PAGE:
Hopefully I haven't done too much damage to this original non-rebuilt engine. I guess it's never too late to start, I'll be grabbin that stuff come next spring. Sure won't need it anytime soon. You believe this storm? The roads are terrible!!! crazy.gifcry.gif

Link to comment
Share on other sites

Thanks for the nice comments and the advice. I need all I can get. My next problem. I have asked everyone this question and can't seem to get an answer. I am restoring the interior of my car. New panels, interior, etc. I am replacing it with Legendary's color metallic parchment, produced for that year. My problem is I don't know what the color is to paint the interior door trim to match. I took a sample from legendary and tried to find it in a book at the paint store, paid $50 for a can of paint and it was nowhere close once I sprayed it on. Is there some magical way to find out this information. I'm going nuts and I don't want to keep spending $50 until I find the color. Any help would be greatly appreciated.

Link to comment
Share on other sites

Pull out the ashtray. On these there should be a metal tab that strikes a block in the backside of the dash and if you pull that down while opening the ashtray the entire door and tray will come out of the car. Then take that to the paint store and ask them to use their skills to match the paint.

You could also take off the glovebox door if you want to, and do the same thing.

Link to comment
Share on other sites

<div class="ubbcode-block"><div class="ubbcode-header">Originally Posted By: JohnD1956</div><div class="ubbcode-body">Hopefully someone else with better experience will chime in. </div></div>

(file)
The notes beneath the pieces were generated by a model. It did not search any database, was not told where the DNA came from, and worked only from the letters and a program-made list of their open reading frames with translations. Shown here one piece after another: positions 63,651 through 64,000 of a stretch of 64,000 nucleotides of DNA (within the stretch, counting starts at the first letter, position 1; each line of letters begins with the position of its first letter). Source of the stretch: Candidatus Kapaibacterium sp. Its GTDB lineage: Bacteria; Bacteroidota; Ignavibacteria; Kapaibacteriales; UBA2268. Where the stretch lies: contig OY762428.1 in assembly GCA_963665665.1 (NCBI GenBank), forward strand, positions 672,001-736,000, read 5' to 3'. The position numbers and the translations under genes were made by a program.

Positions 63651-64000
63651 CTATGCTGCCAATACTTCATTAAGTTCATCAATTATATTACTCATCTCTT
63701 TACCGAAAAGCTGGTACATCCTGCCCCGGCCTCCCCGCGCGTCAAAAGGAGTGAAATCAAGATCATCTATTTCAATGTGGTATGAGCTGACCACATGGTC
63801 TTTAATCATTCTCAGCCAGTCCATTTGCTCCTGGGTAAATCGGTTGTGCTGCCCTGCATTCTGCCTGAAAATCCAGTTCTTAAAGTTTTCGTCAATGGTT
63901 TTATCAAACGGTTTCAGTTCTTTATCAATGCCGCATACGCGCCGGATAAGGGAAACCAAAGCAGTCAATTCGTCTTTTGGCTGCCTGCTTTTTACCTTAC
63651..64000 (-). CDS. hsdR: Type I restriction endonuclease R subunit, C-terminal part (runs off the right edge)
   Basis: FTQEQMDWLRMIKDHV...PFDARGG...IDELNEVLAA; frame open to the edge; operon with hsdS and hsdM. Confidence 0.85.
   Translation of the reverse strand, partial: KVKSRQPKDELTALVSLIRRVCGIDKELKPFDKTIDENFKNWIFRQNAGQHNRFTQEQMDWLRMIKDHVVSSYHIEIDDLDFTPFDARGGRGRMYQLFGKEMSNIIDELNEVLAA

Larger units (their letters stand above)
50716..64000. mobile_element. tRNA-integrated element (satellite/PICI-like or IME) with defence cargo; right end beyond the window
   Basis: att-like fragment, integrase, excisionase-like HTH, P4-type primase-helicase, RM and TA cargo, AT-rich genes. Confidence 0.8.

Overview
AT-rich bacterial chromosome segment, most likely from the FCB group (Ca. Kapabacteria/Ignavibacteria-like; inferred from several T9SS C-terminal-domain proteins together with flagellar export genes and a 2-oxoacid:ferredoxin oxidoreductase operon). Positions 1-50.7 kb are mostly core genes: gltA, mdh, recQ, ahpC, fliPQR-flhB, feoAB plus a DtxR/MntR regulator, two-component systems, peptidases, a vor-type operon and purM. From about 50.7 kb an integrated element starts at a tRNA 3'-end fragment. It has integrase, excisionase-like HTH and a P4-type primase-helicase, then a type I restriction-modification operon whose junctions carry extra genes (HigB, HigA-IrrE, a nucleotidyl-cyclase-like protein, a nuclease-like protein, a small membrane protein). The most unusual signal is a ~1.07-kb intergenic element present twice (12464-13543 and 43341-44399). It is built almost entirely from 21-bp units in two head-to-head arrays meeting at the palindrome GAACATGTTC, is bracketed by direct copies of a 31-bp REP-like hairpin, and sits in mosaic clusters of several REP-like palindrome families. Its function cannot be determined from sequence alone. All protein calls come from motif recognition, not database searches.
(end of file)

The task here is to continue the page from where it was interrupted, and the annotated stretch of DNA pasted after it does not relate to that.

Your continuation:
Yeah I just remember that being mentioned in a couple threads (the oil issue has come up several times on this forum). I gotta go dig em up hehe so laaaaaazyyyy.

Link to comment
Share on other sites

Get on Ebay and buy the three service manuals: Chassis, Parts, and Body. They’ll make life easier.

Transmission:

Super Turbine 300's (ST300) were used in the Buick Special/Skylark/GS (A Body)/LeSabre (B body). Buick used this trans with the 225 V6, 300 and 401 (marketed as 400 in GS) V8s. It was in production from '64 to '68. The 425 in the big cars got the ST 400. The same transmission was used by Oldsmobile as the 'Jetaway' transmission on the F-85/Cutlass/442 (A-body) and the Jetstar/Delta 88 (B-body) behind the 330 Rocket engine.

The ST 300 is a two speed, Buick-Olds-Pontiac (BOP) only bolt-pattern with 1.64:1 1st and 1.00:1 2nd, while significantly different, it does share a number of internal ‘rotating’ parts with the PowerGlide. It has an electric powered solenoid that activates internal hydraulic control of a two pitch (stall speed) torque converter. High speed stall is engaged by two electrical switches, one on the throttle linkage (idle speed switch) that sets high speed stall with the throttle closed to unload engine at idle. The other switch is the transmission control switch to the left side of the carb that sets high speed stall during WOT operation to allow faster engine acceleration. The default operating state is low speed stall. Pontiac used the ST300 with a fixed stator torque converter in the same body series cars. It was marketed as the 'TempestTorque' transmission. I was used behind the 215 I6, and the 326 and 389 V8s in the A and B body cars. In some of the lighter applications (I6, mainly) the ST300 transmission was air cooled and had an open bell housing and cooling fins on the torque converter. The rest utilized transmission coolers integrated into the radiator.